Alchemy-Spetec Blog

Polyurethane Injection vs Mudjacking

Posted by Brian Dalinghaus on Oct 21, 2021 10:00:00 AM

Banner - Polyurethane Injection vs Mudjacking

Body - Polyurethane Injection vs MudjackingThis post is part of the Alchemy-Spetec Contractor Lens series, featuring views, news & case studies written by our customers. This article, written by Brian Dalinghaus of Dalinghaus Construction, contrasts polyurethane slab lifting vs mudjacking (lifting slabs with a mortar-based mixture of "mud" or "slurry"). If you're an Alchemy-Spetec customer and you'd like to discuss writing content for our blog, please send an email to marketing@alchemy-spetec.com today!

Do you have a sinking slab that needs a lift? There are two primary lifting services in the construction industry capable of lifting, stabilizing, and leveling your foundation/flatwork: polyurethane injection and mudjacking.

If you read our blog, keep up with our Instagram, or watch our Youtube channel, then you’ve undoubtedly heard a lot about polyurethane…but not much about mudjacking. 

This is because we tend not to write extensively on services we do not provide – however, in this article, we are going to analyze the 3-key benefits of polyurethane slab lifting over mudjacking:

  1. Lighter Weight
  2. Smaller Hole Size for Application
  3. Faster Cure Time 

What is Mudjacking?

Mudjacking is the lifting or leveling of a structure, driveway, or slab of concrete by pumping a mixture of slurry (with incredibly high pressure) underneath a sunken slab.

Polyurethane Weighs Less

Polyurethane weighs 2-4 pounds per cubic foot. Mud can weigh as much as 100 pounds per cubic foot. Weight is important because it can act as an anchor, sinking an already settling ship.

Polyurethane can help stabilize soil by adding rigidity – mudjacking simply packs on more weight. Yes, mudjacking is extremely effective at lifting settled flatwork and is attractive because of its relatively cheap cost, but it is not a long-term solution.

The mud will eventually settle into the expansive soil.

Polyurethane floats on expansive clays and only settles when the soil beneath it gives way. Polyurethane is lightweight, dense, and incredibly strong.

Polyurethane relies on the expansive pressure for the lift. Mudjacking relies on installation pressure.

Fun Facts with Brian – Polyurethane expands kind of like shaving cream after leaving a can, allowing it to fit perfectly into crooks and crannies as it balloons outward.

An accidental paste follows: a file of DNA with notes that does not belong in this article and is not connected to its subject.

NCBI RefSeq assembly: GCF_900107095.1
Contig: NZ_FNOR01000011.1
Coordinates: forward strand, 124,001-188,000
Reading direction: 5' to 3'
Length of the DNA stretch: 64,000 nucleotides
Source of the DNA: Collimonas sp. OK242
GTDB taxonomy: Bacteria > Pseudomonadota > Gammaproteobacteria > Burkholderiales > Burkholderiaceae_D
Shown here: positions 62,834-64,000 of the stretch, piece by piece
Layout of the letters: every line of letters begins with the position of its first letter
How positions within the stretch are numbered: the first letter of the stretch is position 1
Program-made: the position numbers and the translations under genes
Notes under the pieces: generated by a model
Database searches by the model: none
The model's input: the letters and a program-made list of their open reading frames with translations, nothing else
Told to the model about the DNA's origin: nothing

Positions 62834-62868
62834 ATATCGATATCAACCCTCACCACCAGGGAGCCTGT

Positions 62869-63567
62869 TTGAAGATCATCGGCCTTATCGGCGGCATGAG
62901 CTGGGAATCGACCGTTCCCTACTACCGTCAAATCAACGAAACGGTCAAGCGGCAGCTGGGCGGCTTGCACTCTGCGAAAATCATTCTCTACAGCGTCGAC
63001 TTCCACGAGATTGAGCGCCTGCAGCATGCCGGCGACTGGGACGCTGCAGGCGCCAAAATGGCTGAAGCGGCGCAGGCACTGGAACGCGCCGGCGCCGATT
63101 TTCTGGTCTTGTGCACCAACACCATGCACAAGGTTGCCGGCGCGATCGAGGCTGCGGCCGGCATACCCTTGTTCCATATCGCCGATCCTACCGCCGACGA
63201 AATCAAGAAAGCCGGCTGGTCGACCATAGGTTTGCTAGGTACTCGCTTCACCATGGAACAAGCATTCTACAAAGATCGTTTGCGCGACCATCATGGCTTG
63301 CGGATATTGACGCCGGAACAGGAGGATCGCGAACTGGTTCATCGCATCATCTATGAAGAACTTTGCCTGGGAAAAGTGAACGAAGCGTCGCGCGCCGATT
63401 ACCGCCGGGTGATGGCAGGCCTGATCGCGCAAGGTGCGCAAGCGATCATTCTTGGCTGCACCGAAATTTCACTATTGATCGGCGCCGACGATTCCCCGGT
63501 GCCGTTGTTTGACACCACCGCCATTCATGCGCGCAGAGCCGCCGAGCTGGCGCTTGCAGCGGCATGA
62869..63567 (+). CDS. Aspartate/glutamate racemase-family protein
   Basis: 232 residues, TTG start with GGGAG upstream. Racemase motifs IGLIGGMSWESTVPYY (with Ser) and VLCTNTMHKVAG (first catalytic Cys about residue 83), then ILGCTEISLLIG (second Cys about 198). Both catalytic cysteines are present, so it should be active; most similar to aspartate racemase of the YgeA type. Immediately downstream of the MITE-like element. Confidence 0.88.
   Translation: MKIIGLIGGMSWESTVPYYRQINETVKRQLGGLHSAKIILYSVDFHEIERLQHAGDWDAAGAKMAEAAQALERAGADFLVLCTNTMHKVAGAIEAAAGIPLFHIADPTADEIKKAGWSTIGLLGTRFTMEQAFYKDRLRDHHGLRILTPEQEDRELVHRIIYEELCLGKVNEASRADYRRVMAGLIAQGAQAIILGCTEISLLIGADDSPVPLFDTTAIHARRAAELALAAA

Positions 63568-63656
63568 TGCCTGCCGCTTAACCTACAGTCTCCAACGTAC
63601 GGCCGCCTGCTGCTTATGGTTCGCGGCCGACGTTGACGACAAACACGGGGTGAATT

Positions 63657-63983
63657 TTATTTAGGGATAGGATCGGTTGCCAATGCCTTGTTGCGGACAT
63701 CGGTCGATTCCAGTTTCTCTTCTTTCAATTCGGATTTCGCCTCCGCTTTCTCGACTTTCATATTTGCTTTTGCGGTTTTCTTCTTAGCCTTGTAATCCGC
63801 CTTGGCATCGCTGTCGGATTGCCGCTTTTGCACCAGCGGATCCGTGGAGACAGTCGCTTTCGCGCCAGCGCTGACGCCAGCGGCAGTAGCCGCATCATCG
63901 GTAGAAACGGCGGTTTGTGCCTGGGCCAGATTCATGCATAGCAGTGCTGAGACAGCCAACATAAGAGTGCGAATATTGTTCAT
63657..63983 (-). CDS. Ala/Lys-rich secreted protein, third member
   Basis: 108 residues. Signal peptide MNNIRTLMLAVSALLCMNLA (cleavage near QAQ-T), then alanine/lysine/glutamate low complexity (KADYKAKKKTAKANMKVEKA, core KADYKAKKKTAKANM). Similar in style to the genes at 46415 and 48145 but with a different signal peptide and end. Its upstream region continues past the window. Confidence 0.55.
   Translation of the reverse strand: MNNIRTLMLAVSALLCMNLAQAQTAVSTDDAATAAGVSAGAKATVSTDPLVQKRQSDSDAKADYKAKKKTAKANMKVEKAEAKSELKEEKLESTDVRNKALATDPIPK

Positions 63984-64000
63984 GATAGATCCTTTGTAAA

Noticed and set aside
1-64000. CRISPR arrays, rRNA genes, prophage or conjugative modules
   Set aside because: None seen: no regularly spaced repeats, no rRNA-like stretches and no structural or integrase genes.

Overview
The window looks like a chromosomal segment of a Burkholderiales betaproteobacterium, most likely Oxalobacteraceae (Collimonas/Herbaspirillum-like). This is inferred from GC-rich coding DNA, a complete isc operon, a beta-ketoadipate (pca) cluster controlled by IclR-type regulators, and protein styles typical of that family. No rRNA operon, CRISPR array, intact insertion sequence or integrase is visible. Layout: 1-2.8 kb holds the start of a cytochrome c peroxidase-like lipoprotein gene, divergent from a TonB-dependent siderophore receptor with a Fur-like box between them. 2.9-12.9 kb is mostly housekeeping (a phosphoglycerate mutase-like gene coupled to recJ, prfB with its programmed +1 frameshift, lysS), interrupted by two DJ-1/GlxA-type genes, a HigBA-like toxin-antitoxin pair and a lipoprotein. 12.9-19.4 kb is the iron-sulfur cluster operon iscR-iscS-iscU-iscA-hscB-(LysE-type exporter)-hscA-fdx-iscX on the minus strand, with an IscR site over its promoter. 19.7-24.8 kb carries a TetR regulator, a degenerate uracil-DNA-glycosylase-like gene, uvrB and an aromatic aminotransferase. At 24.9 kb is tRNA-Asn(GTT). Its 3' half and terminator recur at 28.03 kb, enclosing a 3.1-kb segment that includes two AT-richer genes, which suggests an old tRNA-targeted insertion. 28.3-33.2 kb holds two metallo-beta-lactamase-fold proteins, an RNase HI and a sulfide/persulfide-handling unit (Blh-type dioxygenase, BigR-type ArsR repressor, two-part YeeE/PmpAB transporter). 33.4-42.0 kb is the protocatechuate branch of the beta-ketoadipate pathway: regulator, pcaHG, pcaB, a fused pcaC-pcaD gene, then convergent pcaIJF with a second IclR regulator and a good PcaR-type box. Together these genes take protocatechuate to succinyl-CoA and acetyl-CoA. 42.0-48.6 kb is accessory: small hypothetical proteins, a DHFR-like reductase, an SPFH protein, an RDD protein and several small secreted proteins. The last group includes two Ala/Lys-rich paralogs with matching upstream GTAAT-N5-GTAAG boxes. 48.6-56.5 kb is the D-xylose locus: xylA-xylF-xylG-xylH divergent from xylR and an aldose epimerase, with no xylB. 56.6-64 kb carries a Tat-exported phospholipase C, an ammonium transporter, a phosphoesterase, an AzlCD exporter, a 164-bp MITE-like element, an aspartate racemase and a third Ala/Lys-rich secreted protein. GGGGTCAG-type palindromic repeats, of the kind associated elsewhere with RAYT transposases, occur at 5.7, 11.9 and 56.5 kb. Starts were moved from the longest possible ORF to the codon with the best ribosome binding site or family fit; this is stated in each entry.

Polyurethane Utilizes Smaller Application Holes

Polyurethane and Mudjacking follow the same three-step system: DrillPumpPatch.

The biggest difference in the system itself is the size of the application hole.  

Poly & Mudjacking’s Three Steps –

  • Drill – Drill into the concrete (often in a grid pattern)
  • Pump – Void fill the hole with a slurry application gun
  • Patch – Patch holes and color code the concrete to match

The polyurethane injection site hole is only 3/8" to 5/8” (depending on the type of injection), whereas mudjacking injection holes are 2 to 3 inches.   

Unless you want your driveway looking like a Dalmatian, we suggest utilizing polyurethane. The patched injection sites are far less noticeable.

In addition, mudjacking can prove a bit of a mess, with excess slurry slurping out of cracks and crevices. The polyurethane foam, once dry, is easy to square off with a boxcutter.

Polyurethane Cures Faster Than Mud

Polyurethane cures quickly, solidifying up to 90% full strength in 15 minutes. In contrast, mudjacking slurry shot underneath the slab is never exposed to sunlight (thus taking a much longer time to cure).    

The truth is: slurry can take several days to a week to dry. And, fun fact about concrete, it never really fully cures.

Why Choose Polyurethane Injection? 

Polyurethane is lightweight, easy to install with little chance of a mess, and cures incredibly fast. Mudjacking, on the other hand, is not a permanent fix and can sink your flat-work.  

If you live in Southern California or Central Arizona and would like a FREE void fill inspection, click the link below -

Daulinghaus Void Fill Inspection
Want more information on polyurethane slab lifting?

Download an Info-Packed Slab Lift Brochure!

Topics: All Posts, Lift Slabs